Gas misers Featured

1:26pm EDT September 30, 2005
Lexus RX400h
When it debuted in 1999, the Lexus RX300 led the vanguard of “crossover” vehicles: part car, part van and part SUV. So it only stands to reason that the highly acclaimed RX would serve as the launching pad for the first hybrid in its class as well, and essentially the only luxury hybrid on the market. And it will surprise few that the RX400h is every bit as accomplished as its sibling, in addition to serving up 33 percent better mileage (a combined 29 mpg). That boost comes from taking a variant on the RX330’s 3.3-liter V-6 and pairing it with three electric motor/generators. Precisely how these motors work together is something better left to Lexus engineers to explain; suffice it to say that the combination delivers 268 hp, compared with 230 hp in the nonhybrid. In essence, you are getting V-8 performance while maintaining mileage ratings double that of some SUVs. The only real noticeable difference in driving the 400h is at very low speeds, at which the gas engine isn’t operating. You’re left with the feeling of navigating a parking lot in some kind of space-age transporter that provides propulsion without the slightest sound.

Mercedes Benz E320 CDI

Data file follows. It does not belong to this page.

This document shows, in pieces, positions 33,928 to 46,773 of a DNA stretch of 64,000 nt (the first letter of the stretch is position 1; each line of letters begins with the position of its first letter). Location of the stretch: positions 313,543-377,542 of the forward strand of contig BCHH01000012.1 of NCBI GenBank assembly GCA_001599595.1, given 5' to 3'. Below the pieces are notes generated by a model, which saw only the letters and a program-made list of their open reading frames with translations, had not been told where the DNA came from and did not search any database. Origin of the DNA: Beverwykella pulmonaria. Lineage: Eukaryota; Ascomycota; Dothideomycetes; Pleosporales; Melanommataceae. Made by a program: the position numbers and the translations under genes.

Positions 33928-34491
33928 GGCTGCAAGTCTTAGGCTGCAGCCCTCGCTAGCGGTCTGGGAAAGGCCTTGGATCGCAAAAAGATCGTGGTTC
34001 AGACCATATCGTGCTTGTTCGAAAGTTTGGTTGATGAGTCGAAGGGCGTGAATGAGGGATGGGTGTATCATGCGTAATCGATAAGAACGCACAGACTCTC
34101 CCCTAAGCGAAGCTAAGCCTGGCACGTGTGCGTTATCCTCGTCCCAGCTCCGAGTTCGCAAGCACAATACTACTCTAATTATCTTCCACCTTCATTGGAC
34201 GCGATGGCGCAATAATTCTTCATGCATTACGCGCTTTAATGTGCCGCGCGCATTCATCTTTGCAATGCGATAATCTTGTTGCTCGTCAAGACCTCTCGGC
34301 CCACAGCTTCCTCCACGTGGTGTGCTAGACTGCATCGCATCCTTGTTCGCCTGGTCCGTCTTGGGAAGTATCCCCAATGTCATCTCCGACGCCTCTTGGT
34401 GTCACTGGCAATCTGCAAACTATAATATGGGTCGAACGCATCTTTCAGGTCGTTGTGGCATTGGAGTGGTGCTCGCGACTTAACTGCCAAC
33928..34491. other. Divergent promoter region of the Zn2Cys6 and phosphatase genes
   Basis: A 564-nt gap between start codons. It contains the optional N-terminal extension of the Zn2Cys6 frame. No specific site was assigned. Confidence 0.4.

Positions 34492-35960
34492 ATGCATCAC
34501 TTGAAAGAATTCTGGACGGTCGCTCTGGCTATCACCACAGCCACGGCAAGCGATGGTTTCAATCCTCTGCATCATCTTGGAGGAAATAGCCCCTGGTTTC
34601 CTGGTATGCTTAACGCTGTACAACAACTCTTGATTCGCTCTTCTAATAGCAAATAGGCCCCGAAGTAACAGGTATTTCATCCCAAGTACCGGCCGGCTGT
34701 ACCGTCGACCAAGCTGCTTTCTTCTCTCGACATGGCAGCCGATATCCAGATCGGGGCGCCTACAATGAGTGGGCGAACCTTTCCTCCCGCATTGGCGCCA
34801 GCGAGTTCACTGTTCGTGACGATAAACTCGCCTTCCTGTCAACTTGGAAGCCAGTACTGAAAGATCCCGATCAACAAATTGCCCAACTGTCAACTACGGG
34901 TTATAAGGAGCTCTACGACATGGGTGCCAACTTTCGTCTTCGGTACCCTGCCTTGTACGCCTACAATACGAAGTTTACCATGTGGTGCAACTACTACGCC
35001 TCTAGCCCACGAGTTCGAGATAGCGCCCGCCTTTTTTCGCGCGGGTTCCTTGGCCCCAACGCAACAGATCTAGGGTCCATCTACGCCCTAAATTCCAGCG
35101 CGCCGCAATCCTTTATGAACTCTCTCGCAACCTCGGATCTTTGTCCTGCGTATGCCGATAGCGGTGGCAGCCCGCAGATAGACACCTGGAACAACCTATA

Are the guys at Daimler-Chrysler psychic, or just unwilling to turn their backs on good old German technology? Just when you thought the diesel engine was as dead as its 1894 inventor, Rudolf Diesel, along comes Daimler Chrysler with a new diesel-engined E-Class sedan, as well as plans to add a diesel to the Jeep Liberty. With gas prices bouncing around either side of $3 a gallon, the diesel is making a timely comeback. While the technology is not as daunting as the Lexus hybrid, its impact is equally noticeable. One listen to the CDI and you will understand that this is not your father’s diesel engine. A common-rail fuel-injection system shoots atomized fuel directly into the cylinders at extremely high pressure, virtually eliminating the clamorous sounds and noxious fumes of yore. The CDI engine delivers impressively on diesel’s promise of more torque, less fuel. Although the CDI is rated at a mere 201 hp (10 percent less than the gas engine), it delivers a whopping 369 lb. ft. of torque (vs. 232), peaking in a range of 1800 to 2600 rpm that is hardly above idle. This last fact is driven home in spades when you step on the accelerator and are instantly pasted to your seat before slowly easing as the tachometer approaches a low redline of 4600 rpm. Oh, we almost forgot: the EPA mileage estimate is roughly 40 percent better than the gas version (27 mpg city and 37 mpg highway).